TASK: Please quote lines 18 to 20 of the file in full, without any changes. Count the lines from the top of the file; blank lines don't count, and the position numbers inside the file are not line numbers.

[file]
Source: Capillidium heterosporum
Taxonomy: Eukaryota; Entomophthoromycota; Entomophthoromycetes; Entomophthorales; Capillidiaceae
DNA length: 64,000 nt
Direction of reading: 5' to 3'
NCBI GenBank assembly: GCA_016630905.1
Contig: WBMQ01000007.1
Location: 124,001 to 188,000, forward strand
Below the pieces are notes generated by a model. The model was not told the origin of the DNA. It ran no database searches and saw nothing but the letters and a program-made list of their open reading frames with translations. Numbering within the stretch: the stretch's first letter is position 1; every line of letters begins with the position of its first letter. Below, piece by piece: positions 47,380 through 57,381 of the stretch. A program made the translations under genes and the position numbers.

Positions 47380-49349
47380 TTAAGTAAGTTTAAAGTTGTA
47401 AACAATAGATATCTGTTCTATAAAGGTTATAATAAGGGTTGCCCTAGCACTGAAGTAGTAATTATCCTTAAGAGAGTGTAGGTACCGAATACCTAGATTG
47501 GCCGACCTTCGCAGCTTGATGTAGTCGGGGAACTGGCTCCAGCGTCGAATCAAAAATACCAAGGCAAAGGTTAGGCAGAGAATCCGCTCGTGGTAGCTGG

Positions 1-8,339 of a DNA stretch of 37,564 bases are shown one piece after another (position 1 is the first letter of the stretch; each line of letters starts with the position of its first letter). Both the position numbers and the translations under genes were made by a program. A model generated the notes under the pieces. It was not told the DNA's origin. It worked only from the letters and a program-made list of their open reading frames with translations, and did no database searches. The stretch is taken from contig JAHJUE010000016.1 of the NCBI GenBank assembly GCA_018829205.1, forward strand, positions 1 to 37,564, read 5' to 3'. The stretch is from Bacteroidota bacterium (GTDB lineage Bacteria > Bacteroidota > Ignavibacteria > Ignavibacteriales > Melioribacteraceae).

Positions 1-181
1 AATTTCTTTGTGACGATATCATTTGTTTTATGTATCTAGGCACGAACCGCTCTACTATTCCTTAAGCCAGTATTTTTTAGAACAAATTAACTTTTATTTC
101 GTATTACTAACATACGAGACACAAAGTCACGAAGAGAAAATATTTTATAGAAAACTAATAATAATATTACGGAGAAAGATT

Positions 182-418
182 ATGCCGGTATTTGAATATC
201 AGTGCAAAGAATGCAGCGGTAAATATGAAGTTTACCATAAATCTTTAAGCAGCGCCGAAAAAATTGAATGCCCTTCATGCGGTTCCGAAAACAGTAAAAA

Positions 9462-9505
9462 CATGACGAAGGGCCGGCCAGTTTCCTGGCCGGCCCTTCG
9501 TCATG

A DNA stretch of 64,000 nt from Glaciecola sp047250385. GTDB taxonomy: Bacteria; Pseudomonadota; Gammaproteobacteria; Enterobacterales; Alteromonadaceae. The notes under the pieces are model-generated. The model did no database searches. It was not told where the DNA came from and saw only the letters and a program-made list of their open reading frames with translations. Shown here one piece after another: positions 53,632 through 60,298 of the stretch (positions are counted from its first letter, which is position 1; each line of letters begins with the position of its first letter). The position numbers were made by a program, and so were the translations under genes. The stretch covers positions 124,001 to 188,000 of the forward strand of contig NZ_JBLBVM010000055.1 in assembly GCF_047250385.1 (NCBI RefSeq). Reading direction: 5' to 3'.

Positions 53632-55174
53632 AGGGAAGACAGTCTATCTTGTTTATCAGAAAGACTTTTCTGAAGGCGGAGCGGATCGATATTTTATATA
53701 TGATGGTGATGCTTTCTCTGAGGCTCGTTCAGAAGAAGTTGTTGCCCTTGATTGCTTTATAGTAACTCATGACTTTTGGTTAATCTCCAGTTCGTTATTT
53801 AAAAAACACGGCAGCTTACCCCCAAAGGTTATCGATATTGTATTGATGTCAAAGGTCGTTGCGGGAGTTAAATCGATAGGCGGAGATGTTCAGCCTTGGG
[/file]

182 ATGCCGGTATTTGAATATC
201 AGTGCAAAGAATGCAGCGGTAAATATGAAGTTTACCATAAATCTTTAAGCAGCGCCGAAAAAATTGAATGCCCTTCATGCGGTTCCGAAAACAGTAAAAA

Positions 9462-9505